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Capital Intensity, Neutral Technological Change, and Earnings Inequality

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  • Michael Sattinger

Abstract

The paper furthers the neoclassical theory of earnings inequality. The inequality multiplier is derived as the amount by which inequality in skills must be multiplied to yield earnings inequality. Neutral technological change and the real interest rate affect inequality by changing capital per worker. The effect of capital per worker on the inequality multiplier is related to skill differentials and capital-skill complementarity. The results explain increasing inequality from the mid 1970's into the 1990's.

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File URL: http://www.albany.edu/economics/research/workingp/2003/CapitalIntensity.pdf
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Bibliographic Info

Paper provided by University at Albany, SUNY, Department of Economics in its series Discussion Papers with number 03-05.

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Date of creation: 2003
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Handle: RePEc:nya:albaec:03-05

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Postal: Department of Economics, BA 110 University at Albany State University of New York Albany, NY 12222 U.S.A.
Phone: (518) 442-4735
Fax: (518) 442-4736

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Postal: Department of Economics, BA 110 University at Albany State University of New York Albany, NY 12222 U.S.A.
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Web: http://www.albany.edu/economics/research/workingp/index.shtml

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  1. Katz, Lawrence F. & Autor, David H., 1999. "Changes in the wage structure and earnings inequality," Handbook of Labor Economics, in: O. Ashenfelter & D. Card (ed.), Handbook of Labor Economics, edition 1, volume 3, chapter 26, pages 1463-1555 Elsevier.
  2. Berman, Eli & Bound, John & Machin, Stephen, 1997. "Implications of Skill-Biased Technological Change: International Evidence," Working Paper Series 486, Research Institute of Industrial Economics.
  3. Griliches, Zvi, 1969. "Capital-Skill Complementarity," The Review of Economics and Statistics, MIT Press, vol. 51(4), pages 465-68, November.
  4. Per Krusell & Lee E. Ohanian & JosÈ-Victor RÌos-Rull & Giovanni L. Violante, 2000. "Capital-Skill Complementarity and Inequality: A Macroeconomic Analysis," Econometrica, Econometric Society, vol. 68(5), pages 1029-1054, September.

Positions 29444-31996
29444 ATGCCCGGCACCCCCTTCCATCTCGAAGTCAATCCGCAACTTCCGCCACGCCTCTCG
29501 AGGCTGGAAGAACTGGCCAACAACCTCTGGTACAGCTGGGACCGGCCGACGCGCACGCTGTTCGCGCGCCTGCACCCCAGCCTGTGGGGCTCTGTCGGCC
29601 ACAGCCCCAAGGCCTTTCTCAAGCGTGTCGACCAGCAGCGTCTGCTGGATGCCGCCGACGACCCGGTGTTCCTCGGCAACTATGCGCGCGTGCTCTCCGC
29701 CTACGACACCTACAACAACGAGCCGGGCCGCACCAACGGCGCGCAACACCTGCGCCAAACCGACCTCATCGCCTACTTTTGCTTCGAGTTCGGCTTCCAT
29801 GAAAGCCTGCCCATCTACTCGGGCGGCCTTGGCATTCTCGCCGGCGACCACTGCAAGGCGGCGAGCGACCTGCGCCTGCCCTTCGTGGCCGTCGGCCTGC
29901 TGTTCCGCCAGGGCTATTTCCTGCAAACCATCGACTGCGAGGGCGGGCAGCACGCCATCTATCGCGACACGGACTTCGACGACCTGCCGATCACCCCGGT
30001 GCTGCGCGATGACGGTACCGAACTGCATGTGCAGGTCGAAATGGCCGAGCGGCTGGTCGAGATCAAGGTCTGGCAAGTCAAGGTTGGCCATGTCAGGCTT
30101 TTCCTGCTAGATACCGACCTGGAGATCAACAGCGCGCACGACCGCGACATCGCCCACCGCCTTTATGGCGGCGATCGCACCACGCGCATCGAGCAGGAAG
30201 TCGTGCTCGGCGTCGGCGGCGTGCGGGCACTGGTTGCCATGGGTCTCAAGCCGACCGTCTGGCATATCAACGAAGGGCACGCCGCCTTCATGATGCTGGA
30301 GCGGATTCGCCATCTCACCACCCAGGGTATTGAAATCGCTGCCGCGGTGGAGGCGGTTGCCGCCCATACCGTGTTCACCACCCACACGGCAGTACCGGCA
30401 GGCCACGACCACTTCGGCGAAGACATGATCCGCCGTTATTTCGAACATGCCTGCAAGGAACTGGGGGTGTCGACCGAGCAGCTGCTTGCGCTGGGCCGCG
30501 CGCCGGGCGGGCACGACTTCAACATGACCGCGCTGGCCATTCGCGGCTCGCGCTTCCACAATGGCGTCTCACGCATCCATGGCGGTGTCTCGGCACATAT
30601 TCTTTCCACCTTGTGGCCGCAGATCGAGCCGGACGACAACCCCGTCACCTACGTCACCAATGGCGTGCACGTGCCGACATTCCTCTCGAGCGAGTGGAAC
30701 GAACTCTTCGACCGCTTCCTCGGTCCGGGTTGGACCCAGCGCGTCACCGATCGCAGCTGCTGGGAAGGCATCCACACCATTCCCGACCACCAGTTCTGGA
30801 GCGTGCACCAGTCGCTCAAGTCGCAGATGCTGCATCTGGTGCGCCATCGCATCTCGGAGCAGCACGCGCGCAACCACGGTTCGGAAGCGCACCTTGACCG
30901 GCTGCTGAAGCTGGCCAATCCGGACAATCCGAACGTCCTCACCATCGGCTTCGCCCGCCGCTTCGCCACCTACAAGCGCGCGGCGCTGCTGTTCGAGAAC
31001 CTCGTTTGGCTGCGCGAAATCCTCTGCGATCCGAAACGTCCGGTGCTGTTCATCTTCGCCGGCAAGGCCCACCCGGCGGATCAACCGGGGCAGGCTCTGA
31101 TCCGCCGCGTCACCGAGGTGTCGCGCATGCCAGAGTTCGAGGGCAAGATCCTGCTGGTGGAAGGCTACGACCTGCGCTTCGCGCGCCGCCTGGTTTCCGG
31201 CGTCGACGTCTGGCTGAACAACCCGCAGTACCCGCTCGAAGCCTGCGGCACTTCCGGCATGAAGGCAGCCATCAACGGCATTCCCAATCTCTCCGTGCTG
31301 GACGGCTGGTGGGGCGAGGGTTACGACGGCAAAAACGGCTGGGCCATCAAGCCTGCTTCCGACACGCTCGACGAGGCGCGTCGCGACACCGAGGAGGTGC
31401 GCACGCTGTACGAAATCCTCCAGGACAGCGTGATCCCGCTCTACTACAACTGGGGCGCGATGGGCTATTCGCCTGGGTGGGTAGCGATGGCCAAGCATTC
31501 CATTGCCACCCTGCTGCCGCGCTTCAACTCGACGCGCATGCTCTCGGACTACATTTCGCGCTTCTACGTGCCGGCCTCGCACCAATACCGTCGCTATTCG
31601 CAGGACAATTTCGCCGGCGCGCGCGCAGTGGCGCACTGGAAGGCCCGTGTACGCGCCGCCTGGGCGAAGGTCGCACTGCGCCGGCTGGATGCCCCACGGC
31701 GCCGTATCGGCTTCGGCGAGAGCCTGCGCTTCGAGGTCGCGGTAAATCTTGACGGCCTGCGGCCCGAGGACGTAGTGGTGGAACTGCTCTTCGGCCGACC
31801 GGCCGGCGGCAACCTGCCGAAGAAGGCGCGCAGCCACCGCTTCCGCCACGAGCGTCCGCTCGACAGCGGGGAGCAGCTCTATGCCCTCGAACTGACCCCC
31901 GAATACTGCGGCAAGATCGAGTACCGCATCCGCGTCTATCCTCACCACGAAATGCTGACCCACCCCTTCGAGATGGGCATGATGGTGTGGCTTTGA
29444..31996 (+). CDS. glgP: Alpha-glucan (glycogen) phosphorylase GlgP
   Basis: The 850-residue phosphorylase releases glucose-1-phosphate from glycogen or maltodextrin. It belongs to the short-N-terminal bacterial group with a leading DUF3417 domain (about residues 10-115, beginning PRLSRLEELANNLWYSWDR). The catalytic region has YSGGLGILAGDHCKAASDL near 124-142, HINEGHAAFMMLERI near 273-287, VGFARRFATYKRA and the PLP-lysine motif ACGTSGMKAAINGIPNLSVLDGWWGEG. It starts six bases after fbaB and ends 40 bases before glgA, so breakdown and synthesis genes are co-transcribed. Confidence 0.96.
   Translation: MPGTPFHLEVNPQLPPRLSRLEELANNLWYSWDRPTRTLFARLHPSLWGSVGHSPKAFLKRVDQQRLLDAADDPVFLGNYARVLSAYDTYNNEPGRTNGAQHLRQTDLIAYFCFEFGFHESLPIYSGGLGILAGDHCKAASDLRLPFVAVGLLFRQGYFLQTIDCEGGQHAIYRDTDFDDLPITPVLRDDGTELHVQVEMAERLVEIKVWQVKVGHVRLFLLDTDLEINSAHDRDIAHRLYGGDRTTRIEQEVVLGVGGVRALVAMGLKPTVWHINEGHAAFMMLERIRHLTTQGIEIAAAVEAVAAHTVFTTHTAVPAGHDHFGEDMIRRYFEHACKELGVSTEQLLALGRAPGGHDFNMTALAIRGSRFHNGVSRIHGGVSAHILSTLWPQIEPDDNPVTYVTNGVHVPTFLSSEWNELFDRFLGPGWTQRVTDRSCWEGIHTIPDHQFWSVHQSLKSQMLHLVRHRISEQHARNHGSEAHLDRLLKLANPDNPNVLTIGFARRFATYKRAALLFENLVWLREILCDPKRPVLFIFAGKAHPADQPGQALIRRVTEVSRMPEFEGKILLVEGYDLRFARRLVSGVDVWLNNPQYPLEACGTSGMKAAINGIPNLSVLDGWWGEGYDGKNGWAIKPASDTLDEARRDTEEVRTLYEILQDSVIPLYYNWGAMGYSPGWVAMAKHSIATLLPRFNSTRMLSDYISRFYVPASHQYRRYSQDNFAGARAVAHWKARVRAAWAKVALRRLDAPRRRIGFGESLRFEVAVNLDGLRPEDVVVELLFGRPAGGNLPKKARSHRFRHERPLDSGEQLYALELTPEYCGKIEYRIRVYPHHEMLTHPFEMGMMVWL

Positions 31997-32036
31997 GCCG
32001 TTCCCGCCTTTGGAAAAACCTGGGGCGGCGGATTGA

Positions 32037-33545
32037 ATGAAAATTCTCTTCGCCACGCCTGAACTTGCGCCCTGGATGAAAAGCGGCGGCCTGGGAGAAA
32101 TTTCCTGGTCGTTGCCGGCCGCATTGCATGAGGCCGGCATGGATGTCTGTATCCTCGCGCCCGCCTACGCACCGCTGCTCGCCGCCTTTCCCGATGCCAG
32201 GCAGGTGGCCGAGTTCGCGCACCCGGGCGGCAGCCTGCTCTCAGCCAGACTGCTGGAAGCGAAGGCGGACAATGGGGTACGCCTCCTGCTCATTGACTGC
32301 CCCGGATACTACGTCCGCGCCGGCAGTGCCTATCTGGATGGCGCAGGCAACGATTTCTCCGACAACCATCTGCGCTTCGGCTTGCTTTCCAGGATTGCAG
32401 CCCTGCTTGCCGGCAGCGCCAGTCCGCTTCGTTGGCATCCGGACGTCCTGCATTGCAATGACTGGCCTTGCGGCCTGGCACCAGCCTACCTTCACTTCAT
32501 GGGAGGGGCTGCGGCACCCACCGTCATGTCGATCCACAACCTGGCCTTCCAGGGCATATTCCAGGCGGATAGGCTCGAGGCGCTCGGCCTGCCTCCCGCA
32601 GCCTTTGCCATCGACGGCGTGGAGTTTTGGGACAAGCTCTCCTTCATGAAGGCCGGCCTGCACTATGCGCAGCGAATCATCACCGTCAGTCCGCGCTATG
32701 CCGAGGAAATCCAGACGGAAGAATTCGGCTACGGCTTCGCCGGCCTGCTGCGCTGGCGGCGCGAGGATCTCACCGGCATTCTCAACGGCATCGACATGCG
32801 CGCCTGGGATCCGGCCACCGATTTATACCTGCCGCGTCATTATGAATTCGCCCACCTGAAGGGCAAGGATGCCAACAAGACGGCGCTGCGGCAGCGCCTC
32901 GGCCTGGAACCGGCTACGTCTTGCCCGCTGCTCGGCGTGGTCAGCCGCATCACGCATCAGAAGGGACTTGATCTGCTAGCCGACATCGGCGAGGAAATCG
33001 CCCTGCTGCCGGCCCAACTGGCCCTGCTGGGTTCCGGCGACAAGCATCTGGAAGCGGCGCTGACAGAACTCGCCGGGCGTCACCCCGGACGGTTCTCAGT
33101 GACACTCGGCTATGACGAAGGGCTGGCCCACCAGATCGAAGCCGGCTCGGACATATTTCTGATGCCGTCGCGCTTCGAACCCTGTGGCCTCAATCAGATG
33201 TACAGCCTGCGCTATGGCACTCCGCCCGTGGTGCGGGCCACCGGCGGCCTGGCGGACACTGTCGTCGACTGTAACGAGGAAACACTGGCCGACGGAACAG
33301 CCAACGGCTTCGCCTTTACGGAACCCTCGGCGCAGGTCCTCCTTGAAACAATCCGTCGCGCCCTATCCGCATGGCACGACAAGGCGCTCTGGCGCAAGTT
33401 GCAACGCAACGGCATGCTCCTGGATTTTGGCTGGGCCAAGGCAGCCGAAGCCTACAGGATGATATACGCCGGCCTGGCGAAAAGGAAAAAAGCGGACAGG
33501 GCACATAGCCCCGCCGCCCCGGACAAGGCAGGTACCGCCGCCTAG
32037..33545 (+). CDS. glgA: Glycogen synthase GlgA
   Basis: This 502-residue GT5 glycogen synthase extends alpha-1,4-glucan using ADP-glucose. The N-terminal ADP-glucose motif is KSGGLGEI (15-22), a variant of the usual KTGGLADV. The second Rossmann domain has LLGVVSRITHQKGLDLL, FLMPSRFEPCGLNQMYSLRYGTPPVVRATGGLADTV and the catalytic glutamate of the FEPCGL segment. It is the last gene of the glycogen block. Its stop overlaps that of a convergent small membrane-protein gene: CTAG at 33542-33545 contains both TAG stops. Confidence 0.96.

5. Alan Krueger, 1999. "Measuring Labor's Share," Working Papers 792, Princeton University, Department of Economics, Industrial Relations Section..
  6. N. Gregory Mankiw & David Romer & David N. Weil, 1992. "A Contribution to the Empirics of Economic Growth," NBER Working Papers 3541, National Bureau of Economic Research, Inc.
  7. Alan Krueger & Mikael Lindahl, 2000. "Education for Growth: Why and For Whom?," Working Papers 808, Princeton University, Department of Economics, Industrial Relations Section..
  8. James J. Heckman & Lance Lochner & Christopher Taber, 1998. "Explaining Rising Wage Inequality: Explorations with a Dynamic General Equilibrium Model of Labor Earnings with Heterogeneous Agents," NBER Working Papers 6384, National Bureau of Economic Research, Inc.
  9. repec:fth:prinin:413 is not listed on IDEAS
  10. Linda Y. Wong, 2003. "Can the Mortensen-Pissarides Model with Productivity Changes Explain U.S. Wage Inequality?," Journal of Labor Economics, University of Chicago Press, vol. 21(1), pages 70-105, January.
  11. Harcourt,G. C., 1972. "Some Cambridge Controversies in the Theory of Capital," Cambridge Books, Cambridge University Press, number 9780521096720, November.
  12. Robert J. Gordon, 1990. "The Measurement of Durable Goods Prices," NBER Books, National Bureau of Economic Research, Inc, number gord90-1, October.
  13. Juhn, Chinhui & Murphy, Kevin M & Pierce, Brooks, 1993. "Wage Inequality and the Rise in Returns to Skill," Journal of Political Economy, University of Chicago Press, vol. 101(3), pages 410-42, June.
  14. Adrian Wood, 1995. "How Trade Hurt Unskilled Workers," Journal of Economic Perspectives, American Economic Association, vol. 9(3), pages 57-80, Summer.
  15. Daron Acemoglu, 2002. "Technical Change, Inequality, and the Labor Market," Journal of Economic Literature, American Economic Association, vol. 40(1), pages 7-72, March.
  16. Gordon, Robert J., 1990. "The Measurement of Durable Goods Prices," National Bureau of Economic Research Books, University of Chicago Press, edition 1, number 9780226304557, Winter.
  17. Benhabib, Jess & Spiegel, Mark M., 1994. "The role of human capital in economic development evidence from aggregate cross-country data," Journal of Monetary Economics, Elsevier, vol. 34(2), pages 143-173, October.
  18. Sato, Ryuzo, 1977. "Homothetic and Non-Homothetic CES Production Functions," American Economic Review, American Economic Association, vol. 67(4), pages 559-69, September.
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